Christchurch is a busy market town situated where the River Avon and River Stour join to form a natural harbour. The historic area around the Priory and Castle ruins is particularly attractive with period buildings, a riverside walk and harbour views. The town became known as Christchurch following construction of the Priory in 1074. Historically in Hampshire, Christchurch transferred to Dorset in 1974.
TI tel. 01202 499199.
Housed in the Georgian parish workhouse, the Museum tells the story of Christchurch from before
the Ice Age to the present day. Galleries cover local Saxon princes, Victorian and Edwardian social and industrial life,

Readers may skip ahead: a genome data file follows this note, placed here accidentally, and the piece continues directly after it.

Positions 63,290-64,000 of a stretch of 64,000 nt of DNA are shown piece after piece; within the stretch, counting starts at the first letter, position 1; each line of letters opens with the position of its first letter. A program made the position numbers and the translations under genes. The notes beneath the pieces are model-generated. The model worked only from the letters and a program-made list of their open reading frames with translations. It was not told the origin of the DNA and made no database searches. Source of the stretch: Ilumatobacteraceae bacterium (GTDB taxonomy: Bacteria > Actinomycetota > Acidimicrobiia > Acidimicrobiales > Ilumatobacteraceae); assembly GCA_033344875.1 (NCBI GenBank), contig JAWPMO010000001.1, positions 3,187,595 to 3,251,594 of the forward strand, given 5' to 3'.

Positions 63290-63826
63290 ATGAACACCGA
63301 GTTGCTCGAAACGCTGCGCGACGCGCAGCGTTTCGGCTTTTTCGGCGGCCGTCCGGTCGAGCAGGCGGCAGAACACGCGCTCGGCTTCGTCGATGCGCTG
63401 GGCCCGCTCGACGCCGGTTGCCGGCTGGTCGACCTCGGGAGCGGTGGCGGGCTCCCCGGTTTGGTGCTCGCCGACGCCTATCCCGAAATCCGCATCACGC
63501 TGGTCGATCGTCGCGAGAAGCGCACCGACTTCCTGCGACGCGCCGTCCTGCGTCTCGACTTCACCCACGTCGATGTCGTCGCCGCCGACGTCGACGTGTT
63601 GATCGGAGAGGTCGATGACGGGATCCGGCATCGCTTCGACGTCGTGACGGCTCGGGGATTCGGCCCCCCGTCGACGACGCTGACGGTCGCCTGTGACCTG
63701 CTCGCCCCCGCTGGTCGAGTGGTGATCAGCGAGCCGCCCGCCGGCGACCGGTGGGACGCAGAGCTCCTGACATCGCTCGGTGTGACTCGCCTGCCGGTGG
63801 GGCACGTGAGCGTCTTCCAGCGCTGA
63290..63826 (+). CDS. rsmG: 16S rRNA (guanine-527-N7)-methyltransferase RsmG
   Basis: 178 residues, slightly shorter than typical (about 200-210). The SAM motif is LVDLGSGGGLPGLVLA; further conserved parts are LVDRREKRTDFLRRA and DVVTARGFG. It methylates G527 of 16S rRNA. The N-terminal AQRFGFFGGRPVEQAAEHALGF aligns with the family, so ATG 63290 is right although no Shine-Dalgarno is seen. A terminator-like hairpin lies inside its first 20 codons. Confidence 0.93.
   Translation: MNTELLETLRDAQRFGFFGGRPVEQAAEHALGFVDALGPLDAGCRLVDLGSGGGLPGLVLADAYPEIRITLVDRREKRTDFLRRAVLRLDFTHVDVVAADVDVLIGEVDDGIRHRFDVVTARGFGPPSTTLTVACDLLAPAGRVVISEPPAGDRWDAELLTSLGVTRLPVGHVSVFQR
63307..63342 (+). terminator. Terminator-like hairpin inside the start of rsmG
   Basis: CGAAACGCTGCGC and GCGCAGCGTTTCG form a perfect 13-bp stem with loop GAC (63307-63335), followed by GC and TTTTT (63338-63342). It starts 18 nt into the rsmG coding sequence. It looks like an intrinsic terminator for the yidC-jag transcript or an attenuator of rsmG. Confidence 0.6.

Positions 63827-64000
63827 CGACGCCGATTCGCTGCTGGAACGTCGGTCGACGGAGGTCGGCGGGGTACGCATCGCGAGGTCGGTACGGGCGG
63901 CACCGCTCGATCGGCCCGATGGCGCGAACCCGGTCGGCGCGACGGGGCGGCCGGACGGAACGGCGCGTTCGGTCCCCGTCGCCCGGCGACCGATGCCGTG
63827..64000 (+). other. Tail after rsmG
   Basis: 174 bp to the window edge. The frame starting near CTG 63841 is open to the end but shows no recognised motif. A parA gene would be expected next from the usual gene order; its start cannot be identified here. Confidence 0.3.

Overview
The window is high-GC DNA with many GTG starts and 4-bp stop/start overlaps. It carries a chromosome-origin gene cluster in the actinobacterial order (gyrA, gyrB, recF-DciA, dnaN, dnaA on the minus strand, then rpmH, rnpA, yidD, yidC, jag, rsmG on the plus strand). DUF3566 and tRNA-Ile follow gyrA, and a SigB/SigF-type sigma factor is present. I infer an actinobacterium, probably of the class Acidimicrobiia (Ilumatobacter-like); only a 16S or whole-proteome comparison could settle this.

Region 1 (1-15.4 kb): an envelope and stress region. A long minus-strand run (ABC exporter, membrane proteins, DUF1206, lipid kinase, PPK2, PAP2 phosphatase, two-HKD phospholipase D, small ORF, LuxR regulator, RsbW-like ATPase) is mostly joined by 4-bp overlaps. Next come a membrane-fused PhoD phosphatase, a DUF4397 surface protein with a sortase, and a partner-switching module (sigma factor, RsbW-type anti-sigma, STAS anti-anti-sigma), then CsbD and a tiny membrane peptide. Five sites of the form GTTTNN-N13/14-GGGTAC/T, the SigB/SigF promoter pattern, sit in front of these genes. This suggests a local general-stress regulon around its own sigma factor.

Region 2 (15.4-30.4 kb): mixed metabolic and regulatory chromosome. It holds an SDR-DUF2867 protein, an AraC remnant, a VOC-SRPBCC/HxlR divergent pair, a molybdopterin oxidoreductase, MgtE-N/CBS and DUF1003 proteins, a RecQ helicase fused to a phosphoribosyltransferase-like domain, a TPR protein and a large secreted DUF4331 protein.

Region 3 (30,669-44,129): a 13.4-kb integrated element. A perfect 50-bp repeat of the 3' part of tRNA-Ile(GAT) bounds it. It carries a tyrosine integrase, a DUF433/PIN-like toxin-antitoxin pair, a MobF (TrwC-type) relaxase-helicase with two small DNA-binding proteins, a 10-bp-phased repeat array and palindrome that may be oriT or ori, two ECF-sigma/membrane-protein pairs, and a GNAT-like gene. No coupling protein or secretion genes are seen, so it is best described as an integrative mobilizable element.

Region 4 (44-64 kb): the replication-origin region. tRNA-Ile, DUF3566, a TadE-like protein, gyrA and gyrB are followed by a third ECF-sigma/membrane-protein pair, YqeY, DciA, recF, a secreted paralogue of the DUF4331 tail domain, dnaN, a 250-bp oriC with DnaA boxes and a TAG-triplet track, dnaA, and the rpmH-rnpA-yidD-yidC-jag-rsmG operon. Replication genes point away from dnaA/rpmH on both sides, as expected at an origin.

including 'fusee' watch chains made by women and children of the workhouse. Exhibitions gallery. Gardens. Café.
Admission free, donations welcome.
Open WThFS 1000-1600.
Originally the Priory church, the 11th-century parish church is one of the longest in England.
The roof is medieval and includes the Miraculous Beam, once the object of pilgrimages. There are panoramic views of the
town and harbour from the tower. Cloisters Café.
Open see website for visiting times and services.
The remains of Christchurch Castle include parts of the keep and a 12th-century house, a very early
example of domestic architecture including a rare chimney. Both are in the grounds of the Priory. Admission free.
Open any reasonable time.
Stanpit Marsh is a mixture of saltmarsh, reed beds, freshwater marsh, sandy scrub and gravel banks -
an unusual combination supporting many plants and attracting a wide variety of birds. The area was used for military purposes
in both world wars and the prototype Bailey Bridge is still used to span a channel south of the Visitor Centre.
Download a reserve map from the website.
Open any reasonable time, Visitor Centre open most days.